May 2019 Bookclub read
Once upon a time, there was a guy called Macro Polo, and he invented a very cool pool game.
Yeah, I know. But he did talk to Kublai Khan about cities.
Or was it one city? Or women?
Calvino’s book isn’t so much a story but a mediation. The question is what he is mediating on. Is it simply how a city can be so many things? Any city can be. Each neighborhood of a city is like a minor city. The rhythm of city differs not only from events – Philly celebrating the Super Bowl win is different than the Mummers which is different than Taps in the Park.
Of course, you could say that people are cities too. All our cells, organs, and what not. Our veins and arteries are the freeways.
Then, are the cities also women? Does Polo see the city as a city of women because he had a wife and three daughters? Or because there was a woman in every district for him?
Every city in this book is contains a woman’s name, and the names can be seen as symbolic, whether or not they are supposing to be symbols, well its’ Calvino. So, anything goes.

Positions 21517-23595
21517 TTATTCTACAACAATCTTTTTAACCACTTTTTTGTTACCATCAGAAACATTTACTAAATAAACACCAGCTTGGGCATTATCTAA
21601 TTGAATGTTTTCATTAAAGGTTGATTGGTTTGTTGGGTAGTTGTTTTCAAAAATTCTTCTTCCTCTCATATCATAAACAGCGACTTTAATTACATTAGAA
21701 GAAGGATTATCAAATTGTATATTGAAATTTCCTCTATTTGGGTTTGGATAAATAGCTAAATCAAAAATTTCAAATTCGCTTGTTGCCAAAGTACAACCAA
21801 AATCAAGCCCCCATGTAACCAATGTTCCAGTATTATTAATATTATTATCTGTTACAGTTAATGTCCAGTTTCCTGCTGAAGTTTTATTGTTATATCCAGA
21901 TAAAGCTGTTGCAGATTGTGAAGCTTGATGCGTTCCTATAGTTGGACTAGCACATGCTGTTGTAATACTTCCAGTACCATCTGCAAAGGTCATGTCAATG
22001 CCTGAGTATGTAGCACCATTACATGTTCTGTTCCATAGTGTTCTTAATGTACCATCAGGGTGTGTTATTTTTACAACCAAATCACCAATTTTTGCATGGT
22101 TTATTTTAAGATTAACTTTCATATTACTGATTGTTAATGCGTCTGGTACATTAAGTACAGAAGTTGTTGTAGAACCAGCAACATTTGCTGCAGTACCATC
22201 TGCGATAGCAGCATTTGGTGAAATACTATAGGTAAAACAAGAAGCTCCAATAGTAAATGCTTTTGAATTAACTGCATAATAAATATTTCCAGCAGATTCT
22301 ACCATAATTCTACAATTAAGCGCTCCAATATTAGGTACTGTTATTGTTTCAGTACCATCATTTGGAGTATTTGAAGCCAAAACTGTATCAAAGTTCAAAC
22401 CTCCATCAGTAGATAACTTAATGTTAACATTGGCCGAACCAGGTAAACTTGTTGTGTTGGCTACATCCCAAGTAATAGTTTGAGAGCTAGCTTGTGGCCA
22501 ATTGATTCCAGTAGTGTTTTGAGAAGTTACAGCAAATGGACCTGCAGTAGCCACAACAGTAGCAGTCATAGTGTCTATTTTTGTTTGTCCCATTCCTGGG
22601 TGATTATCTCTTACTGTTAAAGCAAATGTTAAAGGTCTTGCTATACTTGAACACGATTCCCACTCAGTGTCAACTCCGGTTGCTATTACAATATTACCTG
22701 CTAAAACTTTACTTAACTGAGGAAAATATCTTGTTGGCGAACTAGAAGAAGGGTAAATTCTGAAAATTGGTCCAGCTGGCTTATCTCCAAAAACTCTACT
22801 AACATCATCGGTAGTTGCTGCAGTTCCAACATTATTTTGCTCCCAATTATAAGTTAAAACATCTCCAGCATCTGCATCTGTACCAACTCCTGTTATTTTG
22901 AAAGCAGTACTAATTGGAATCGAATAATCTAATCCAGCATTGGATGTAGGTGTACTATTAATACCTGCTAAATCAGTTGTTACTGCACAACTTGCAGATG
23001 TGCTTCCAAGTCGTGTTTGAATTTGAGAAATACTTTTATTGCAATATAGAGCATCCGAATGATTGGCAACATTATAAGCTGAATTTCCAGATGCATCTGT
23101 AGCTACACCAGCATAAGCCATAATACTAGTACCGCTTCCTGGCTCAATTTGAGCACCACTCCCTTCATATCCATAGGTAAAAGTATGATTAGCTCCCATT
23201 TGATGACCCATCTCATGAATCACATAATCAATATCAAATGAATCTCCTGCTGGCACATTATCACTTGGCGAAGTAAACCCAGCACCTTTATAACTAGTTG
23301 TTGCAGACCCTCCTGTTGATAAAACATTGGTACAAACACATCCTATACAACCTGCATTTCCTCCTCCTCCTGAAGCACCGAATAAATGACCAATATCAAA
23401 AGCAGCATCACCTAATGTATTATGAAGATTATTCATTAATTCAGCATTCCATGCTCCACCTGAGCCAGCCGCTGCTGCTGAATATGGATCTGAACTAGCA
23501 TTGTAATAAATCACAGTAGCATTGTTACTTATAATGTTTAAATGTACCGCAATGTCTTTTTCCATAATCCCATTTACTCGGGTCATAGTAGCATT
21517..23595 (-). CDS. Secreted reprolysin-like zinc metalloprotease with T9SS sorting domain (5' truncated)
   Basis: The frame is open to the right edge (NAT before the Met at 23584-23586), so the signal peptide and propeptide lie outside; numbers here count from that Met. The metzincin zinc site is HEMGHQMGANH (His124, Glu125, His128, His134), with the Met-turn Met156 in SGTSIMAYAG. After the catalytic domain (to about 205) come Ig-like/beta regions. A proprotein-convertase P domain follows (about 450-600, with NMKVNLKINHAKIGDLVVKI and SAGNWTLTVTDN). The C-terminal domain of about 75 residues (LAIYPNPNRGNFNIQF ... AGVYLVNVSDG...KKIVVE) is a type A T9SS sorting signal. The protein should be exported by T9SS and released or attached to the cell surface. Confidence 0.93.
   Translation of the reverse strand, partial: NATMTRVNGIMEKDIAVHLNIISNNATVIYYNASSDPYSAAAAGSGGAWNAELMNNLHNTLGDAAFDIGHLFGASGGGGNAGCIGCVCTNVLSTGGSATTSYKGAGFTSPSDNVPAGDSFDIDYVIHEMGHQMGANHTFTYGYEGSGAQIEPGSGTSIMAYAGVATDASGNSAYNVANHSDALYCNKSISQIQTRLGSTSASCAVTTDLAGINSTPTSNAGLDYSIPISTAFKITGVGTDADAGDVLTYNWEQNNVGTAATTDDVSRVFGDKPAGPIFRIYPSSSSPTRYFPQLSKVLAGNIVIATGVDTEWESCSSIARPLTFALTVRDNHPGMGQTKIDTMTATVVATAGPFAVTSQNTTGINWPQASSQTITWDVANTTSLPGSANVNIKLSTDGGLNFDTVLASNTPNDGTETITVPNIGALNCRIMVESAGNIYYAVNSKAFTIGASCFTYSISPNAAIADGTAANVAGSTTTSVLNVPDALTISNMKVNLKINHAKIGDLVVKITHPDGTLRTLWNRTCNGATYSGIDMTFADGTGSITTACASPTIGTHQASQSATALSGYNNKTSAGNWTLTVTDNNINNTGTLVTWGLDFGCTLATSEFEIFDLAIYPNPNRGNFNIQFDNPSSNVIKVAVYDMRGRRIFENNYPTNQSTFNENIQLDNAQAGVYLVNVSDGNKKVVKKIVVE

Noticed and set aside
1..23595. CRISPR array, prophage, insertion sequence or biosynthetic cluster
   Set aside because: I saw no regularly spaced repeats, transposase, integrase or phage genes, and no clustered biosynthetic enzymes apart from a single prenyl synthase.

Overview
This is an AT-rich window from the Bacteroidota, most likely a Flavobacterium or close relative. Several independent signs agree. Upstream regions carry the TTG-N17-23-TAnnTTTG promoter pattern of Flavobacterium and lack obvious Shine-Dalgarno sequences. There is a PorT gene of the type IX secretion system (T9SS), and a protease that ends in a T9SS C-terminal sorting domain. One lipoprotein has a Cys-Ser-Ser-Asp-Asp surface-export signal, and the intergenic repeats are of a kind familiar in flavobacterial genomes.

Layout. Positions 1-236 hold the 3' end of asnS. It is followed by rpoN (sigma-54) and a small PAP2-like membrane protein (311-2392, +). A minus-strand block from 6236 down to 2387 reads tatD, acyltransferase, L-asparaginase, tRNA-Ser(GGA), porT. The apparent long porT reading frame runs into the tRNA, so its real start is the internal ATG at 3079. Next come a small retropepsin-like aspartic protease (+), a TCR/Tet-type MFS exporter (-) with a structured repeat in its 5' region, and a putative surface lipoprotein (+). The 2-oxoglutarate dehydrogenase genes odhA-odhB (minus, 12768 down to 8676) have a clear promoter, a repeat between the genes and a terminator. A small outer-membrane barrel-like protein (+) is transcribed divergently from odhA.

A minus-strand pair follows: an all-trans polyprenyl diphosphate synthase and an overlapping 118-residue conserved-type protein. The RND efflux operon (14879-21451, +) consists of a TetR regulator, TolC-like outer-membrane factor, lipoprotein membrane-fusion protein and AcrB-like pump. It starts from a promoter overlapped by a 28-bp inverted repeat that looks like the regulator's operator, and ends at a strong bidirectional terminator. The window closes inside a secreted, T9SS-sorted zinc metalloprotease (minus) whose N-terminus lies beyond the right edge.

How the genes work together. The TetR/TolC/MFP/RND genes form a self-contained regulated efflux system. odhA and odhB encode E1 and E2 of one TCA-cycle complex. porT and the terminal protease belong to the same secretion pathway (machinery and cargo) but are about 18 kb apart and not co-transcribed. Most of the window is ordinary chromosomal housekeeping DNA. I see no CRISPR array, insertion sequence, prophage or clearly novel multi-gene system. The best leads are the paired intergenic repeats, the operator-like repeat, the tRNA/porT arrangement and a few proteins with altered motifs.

The small descriptive pieces transcend space and time. There are doubled cities. Cities above and below. It is impossible not to think of the City and the City when reading this. Mielville’s later novel deals with class and crime, something that haunts Calvino’s work but is not dealt with in the same way.
The strange thing is that thinking of Calvino’s work which also seems to refer to the death of cities, and that is prophetic considering the effect of climate change on some cities, including Polo and Calvino’s Venice.